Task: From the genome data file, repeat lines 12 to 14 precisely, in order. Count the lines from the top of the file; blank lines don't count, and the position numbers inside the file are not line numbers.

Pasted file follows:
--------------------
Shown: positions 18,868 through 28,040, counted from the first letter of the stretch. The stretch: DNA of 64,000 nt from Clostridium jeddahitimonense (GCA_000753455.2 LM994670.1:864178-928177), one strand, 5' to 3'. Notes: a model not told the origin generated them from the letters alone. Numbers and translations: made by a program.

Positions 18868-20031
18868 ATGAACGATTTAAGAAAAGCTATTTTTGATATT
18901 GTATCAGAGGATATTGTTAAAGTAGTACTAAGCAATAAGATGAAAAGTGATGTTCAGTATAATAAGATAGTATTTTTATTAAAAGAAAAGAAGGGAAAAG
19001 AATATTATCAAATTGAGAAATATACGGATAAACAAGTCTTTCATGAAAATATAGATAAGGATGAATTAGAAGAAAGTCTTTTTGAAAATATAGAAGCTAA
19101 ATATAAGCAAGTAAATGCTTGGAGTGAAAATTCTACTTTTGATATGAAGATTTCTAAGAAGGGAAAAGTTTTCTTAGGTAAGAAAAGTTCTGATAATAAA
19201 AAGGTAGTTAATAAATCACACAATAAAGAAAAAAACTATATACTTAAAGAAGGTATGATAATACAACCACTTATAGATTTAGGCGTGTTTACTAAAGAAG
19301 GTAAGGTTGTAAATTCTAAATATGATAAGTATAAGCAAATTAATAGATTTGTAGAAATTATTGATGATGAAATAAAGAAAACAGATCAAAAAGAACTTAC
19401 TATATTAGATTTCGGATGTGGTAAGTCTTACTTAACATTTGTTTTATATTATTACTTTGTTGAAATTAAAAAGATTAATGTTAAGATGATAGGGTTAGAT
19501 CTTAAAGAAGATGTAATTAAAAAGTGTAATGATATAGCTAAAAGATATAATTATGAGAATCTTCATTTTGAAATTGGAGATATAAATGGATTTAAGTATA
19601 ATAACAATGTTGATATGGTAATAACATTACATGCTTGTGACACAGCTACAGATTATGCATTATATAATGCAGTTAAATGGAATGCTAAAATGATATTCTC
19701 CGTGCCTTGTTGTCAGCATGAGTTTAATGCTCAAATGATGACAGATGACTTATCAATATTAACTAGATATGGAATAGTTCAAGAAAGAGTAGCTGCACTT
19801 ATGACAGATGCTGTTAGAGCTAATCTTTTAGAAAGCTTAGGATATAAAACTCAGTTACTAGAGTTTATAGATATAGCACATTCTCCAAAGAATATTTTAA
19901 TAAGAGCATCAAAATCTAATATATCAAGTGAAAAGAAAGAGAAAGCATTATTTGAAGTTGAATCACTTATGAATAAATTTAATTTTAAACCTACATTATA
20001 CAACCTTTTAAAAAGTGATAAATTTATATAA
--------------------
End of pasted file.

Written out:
19701 CGTGCCTTGTTGTCAGCATGAGTTTAATGCTCAAATGATGACAGATGACTTATCAATATTAACTAGATATGGAATAGTTCAAGAAAGAGTAGCTGCACTT
19801 ATGACAGATGCTGTTAGAGCTAATCTTTTAGAAAGCTTAGGATATAAAACTCAGTTACTAGAGTTTATAGATATAGCACATTCTCCAAAGAATATTTTAA
19901 TAAGAGCATCAAAATCTAATATATCAAGTGAAAAGAAAGAGAAAGCATTATTTGAAGTTGAATCACTTATGAATAAATTTAATTTTAAACCTACATTATA